Some years ago, credit guru Liz Weston calculated the likely difference over a lifetime of typical borrowing that having a good-to-excellent score -- rather than a fair-to-poor one -- would make. It came in at more than $200,000 in savings on interest payments, an amount that may well have risen since she did her sums.
Even small movements in your score can make a big difference to your cost of borrowing. Some lenders set rates and approval criteria according to scoring bands, such as 600-649, 650-699, 700-749 and so on. So, for example, if your score is currently 680, and it were to get a bump of 25 points, you would find you're suddenly within a higher band. And, if it's now 647, just a three-point increase might get you a better product or rate.
How to boost your score
So those "free" increases you may get from the new scoring system and the inclusion of rental payments in reports might save you real money. But you don't just have to sit back and wait for such boosts. You can actively drive up your score on your own at any time too.
It may take a while to turn a poor score into a good one, but the benefits can be enormous. Here's what you have to do:
- Pay every bill on time. Your payment record makes up 35 percent of your overall score, and is the biggest single factor in determining it.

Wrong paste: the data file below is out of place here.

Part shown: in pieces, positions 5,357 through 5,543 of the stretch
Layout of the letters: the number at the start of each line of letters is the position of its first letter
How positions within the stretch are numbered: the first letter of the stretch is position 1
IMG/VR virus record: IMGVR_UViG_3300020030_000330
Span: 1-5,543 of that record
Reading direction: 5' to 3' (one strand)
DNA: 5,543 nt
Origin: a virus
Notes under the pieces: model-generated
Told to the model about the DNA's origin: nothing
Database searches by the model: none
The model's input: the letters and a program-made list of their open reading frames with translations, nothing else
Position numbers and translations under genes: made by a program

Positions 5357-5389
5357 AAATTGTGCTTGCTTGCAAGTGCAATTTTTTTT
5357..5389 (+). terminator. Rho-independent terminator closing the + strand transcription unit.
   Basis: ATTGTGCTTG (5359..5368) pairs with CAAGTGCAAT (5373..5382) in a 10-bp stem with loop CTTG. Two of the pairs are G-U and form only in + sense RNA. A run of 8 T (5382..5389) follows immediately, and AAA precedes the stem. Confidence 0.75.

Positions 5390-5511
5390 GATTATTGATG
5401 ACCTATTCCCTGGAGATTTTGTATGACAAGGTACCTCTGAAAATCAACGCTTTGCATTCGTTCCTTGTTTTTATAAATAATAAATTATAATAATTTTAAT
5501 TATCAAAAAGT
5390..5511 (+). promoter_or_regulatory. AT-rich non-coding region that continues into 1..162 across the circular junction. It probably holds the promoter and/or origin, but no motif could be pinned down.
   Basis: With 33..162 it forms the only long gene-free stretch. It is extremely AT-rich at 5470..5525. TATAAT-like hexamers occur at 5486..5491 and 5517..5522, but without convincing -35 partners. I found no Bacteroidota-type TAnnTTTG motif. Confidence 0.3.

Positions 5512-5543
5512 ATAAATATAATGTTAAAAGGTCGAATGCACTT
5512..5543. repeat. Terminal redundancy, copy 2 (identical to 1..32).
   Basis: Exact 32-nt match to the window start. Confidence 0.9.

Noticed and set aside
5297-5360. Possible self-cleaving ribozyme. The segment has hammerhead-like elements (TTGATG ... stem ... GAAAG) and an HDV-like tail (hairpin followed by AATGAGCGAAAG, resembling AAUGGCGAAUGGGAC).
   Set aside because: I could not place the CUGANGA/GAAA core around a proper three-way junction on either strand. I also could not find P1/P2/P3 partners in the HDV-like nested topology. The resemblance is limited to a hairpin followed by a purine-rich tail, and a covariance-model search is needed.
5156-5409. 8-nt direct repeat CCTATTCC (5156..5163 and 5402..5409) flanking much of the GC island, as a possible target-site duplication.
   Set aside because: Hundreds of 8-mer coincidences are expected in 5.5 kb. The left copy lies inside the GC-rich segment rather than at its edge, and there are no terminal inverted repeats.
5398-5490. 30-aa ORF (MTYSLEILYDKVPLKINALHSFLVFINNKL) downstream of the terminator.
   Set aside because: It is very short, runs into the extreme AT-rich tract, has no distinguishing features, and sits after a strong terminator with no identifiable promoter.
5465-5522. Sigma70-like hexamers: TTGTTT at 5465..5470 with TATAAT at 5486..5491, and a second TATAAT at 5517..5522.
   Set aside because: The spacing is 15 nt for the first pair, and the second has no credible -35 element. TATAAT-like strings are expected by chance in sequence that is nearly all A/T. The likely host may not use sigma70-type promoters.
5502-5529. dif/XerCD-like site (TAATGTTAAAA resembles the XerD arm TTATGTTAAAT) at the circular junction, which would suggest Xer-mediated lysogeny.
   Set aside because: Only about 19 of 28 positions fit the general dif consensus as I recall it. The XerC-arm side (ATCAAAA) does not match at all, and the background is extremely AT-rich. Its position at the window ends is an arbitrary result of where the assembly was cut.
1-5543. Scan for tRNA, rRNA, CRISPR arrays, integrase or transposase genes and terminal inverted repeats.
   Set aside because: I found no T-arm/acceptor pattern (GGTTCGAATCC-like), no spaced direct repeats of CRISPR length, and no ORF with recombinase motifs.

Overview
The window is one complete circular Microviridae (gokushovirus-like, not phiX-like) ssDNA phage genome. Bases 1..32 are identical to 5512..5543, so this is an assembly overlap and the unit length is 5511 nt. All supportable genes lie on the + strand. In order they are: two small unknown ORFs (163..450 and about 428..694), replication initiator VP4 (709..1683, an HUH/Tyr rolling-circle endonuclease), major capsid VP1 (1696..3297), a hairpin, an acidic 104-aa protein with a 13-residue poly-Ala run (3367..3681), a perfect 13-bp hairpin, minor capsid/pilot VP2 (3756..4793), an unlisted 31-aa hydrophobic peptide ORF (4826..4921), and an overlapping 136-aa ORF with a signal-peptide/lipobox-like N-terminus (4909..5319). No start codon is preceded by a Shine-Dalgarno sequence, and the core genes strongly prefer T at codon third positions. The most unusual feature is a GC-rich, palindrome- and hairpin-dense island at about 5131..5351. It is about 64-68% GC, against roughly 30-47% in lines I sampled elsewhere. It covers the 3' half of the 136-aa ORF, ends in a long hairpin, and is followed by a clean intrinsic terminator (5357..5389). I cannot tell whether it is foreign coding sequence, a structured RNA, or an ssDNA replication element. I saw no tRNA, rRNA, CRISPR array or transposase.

- Use a small proportion of your available credit. The smaller the proportion, the better your score, and 30 percent is the magic figure. So if your combined credit card limits are $10,000, your balances should total less than $3,000. Otherwise your score is being held down.
- Build the length of your credit history. The longer your history of paying back debt responsibly, the more comfortable a lender is when you want to borrow from it. (But again, FICO Score 9 may make it easier for some of those with thin files to get credit.)
- Use different types of borrowing. Lenders like to see a mix of accounts, including installment loans (mortgages, student and auto loans and others that have fixed end dates) and "revolving credit," which mostly comprises credit cards. Successfully handling such a mix proves you're a responsible money manager.
- Limit the number of new accounts you apply for. If you try to open multiple new accounts in a short period, lenders are likely to think you're in financial trouble, and your score may fall.
Getting your score up is highly likely to save you money, and it can see you approved for products that are currently beyond your reach. Maybe you want, but can't get, credit cards with miles promotions or gas rebates or cash back or whatever. Or you're desperate for a mortgage so you can be a homeowner. Or you have your eye on a new car, but can only qualify for a painfully expensive auto loan.
A better credit score might bring all those, along with affordable rates, within your reach.
Peter Andrew has over 25 years of experience writing about marketing, advertising and management. He regularly covers consumer credit card topics for IndexCreditCards.com and other personal finance publications including Fox Business, TheStreet and MSN Money. He also writes frequently about mortgages and auto loans. Peter has spent extended periods living overseas, in the UK, France and Africa. He lives with his partner of 20+ years, and wastes too much of his time on cryptic crosswords.